Review: Following well-regarded singles from Audio Werner and Onirik & Pablo Tarno, Finest Hour turns to Alan Mathias and Etienne Dauta - more commonly known as Arcarsenal - for 12" number three. The duo's off-kilter brand of ultra-deep house is a neat fit with the label, and happily Arcarsenal delivers a strong four-tracker. While the Detroit-influenced sci-fi shimmer of "Quoth" is probably the most ear catching of the quartet, it's the sub-heavy, dubwise broken house shuffle of opener "Perpetual Workout" that most impresses. While deep and alluring, the beats are formidably tough and the composition particularly intoxicating. Elsewhere, "Ancient Language" - an exercise in dub house with a wide-eyed techno feel - is also particularly potent.
Review: Onirik and Pablo Tarno's Finest Hour label surfaced late last year with a mission statement to release 24 records for 24 hours, and it was inaugurated in the finest (sorry) style possible by long term Berlin fixture Andreas 'Audio' Werner. FH:02 sees the label heads at the controls, collaborating on two productions that are complemented by a remix from Birdsmakingmachine. Despite this being Tarno and Onirik's debut release together, there's a palpable sense of studio chemistry on display that augers well for any future Finest Hour transmissions from the pair, with the deep, rolling opener "September Swing" perhaps the pick of the two. It's matched by the Birdsmakingmachine remix of "Hotel Samariter" which has certain rusty quality to the groove that makes it really memorable.
Review: For the eighth audio missive on their quietly impressive Finest Hour imprint, Onirik and Pablo Tarno have invited Voigtmann and Tolga Fidan along for the ride. The result is a multi-artist EP that boasts a wealth of quality material. Onirik steps up first, adding jazzy keys and spacey electronics to a cut that sits somewhere between vintage Detroit techno and bustling Chicago deep house. Voigtmann's amusingly titled "Side Boob Cooler" is a lo-fi, analogue-rich bubbler, while Tolga Fidan's "TER345" is a near perfect fusion of Detroit techno sonics and analogue deep house dynamics. Before the EP draws to a close, Pablo Tarno steals the show with the hazy warmth, dubby electronics and sweeping melodies of "Elle Tea Jay", a fine chunk of analogue deep house/electro fusion.
Review: Next up on Pablo Tarno and Onirik's Finest Hour is Berlin based, Half Baked main man Robin Ordell - with more trippy and quirked out minimal house. This follows up some great releases on top labels Discobar and Hello?Repeat. Ordell is no stranger to the afterhours, and this A.M. expert displays just what it takes to get weird during the morning set on the reduced boompty action of "Grey Blue Blue Grey Yeah" on the A side. The flipside features the spooky and glitchy mini-funk of "Purple Shaped/Where's Your Sister?" plus the hypnotic bump and shuffle of "Eggs In Moonshine" closing out this fine EP in style. This follows up Ordell's last appearance for the label back on FH:04, back in 2015. Tip!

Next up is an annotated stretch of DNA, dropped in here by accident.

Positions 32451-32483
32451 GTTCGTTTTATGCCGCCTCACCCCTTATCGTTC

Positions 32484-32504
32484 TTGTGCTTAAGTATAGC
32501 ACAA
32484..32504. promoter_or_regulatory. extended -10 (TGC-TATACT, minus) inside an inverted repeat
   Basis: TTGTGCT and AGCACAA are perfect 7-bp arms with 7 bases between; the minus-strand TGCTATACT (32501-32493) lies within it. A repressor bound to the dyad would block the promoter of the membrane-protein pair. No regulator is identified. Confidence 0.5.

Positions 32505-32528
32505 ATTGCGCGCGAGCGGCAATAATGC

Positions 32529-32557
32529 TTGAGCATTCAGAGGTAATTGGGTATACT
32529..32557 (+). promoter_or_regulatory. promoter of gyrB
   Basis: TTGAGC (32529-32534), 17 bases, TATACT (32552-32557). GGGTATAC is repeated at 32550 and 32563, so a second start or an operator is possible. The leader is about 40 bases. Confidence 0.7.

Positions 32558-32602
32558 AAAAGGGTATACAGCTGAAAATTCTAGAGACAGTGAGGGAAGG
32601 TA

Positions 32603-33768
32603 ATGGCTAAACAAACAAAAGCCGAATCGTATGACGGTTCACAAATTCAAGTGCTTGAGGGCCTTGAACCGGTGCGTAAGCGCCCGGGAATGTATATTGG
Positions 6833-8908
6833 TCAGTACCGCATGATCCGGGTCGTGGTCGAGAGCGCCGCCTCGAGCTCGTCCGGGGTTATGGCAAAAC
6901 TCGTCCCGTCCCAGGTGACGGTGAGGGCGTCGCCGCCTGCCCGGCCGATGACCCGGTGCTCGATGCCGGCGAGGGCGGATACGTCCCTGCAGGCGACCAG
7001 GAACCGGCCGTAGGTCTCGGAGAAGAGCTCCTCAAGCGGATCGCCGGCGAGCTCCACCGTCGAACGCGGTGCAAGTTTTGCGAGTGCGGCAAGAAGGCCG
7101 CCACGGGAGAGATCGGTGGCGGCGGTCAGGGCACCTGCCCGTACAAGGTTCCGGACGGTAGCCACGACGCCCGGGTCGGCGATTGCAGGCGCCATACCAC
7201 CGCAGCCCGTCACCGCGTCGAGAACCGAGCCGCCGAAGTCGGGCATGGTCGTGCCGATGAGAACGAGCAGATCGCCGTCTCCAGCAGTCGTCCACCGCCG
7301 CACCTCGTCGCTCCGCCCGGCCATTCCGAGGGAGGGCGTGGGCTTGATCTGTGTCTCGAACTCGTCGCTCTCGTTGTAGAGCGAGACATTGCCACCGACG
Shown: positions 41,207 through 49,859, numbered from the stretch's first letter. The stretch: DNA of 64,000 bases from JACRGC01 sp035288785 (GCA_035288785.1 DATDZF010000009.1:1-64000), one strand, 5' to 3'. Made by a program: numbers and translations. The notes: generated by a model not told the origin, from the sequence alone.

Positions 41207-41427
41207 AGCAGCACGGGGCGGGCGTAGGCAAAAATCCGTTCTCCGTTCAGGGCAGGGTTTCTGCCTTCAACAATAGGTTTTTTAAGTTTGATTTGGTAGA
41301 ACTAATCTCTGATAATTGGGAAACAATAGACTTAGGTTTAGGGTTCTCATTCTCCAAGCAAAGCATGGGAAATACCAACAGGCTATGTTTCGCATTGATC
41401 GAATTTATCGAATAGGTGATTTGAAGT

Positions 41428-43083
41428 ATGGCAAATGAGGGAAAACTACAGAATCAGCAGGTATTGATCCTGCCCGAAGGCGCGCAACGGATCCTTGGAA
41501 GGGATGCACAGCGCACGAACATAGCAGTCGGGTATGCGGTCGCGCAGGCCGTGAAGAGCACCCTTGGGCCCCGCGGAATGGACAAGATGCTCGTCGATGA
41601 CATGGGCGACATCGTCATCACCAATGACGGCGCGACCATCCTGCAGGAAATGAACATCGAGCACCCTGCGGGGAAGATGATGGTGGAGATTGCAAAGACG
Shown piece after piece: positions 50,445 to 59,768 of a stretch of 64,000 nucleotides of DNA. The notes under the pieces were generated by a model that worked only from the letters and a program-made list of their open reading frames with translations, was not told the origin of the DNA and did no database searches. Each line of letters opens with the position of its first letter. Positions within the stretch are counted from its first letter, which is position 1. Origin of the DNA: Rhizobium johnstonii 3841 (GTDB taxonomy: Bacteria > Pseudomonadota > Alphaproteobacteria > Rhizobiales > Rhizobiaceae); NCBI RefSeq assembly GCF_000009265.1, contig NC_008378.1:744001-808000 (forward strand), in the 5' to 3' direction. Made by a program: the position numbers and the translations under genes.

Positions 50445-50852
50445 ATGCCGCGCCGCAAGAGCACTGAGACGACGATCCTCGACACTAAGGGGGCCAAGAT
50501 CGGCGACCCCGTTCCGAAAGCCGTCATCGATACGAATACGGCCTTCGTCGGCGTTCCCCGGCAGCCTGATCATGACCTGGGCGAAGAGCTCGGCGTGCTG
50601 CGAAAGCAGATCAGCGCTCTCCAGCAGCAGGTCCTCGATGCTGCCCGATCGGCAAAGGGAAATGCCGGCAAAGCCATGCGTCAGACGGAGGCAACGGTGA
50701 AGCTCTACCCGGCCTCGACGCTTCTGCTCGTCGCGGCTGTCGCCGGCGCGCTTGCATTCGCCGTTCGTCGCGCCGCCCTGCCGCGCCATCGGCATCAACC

Review: David "Spargel-Tazan" Joseph makes his first appearance on Finest Hour, showcasing a quartet of loose, jazzy, distorted and spaced-out deep house cuts. He begins with the Recloose-sampling, Theo Parrish style swing of "Track 1", where starlight keys and rich chords mingle with shuffling rhythms and occasional bongo patterns. "Track 2" is a trackier concoction with broken tape melodies and densely layered percussion, while "Track 3" is as attractively breezy as a seaside stroll on a sunny day. Finally, he does is best Pepe Bradock impression on the glitchy and humid "Track 4", which is undeniably the deepest of the four cuts.
Review: Finest Hour co-boss returns to the party with four more fat stacks of dope, warm house grooves. Kicking off with a big bump and gradually easing down the vibe scale, "Horizons" opens up with a slinky robo-soul arrangement that's scantily clad in jazzy piano lace while "Gunkan" maintains the android jack with a little more restraint on the pads. Flip for two deeper jams as "Bitchplease" kicks with a cool broken beat shuffle and smoky textured dubby pads while "Preemo" winds us right down with slouching trip hop steez. No stones left unturned.
Review: A Belgian in Berlin, Pablo Tarno has released previously on Onirik's Serialism imprint throwing down some fairly decent minimal grooves, but now goes for some sublime deep house flavour for the new imprint he runs with the aforementioned: who are now on to their fifth release. The emotive "Inner Peace" features just the right amount of dust and shuffle with melancholic flavour in its chords. The Rhodes driven dreaminess of "Holding Time" is worthy of mention too and rolls along nicely for those afterhours moments at small basement clubs. Finally "Lackin (Revisited)" has subtle dub techno aesthetics incorporated in its pursuit of deepness, bringing to mind classic Fresh 'N Low or Dean De Costa: not at all a bad thing.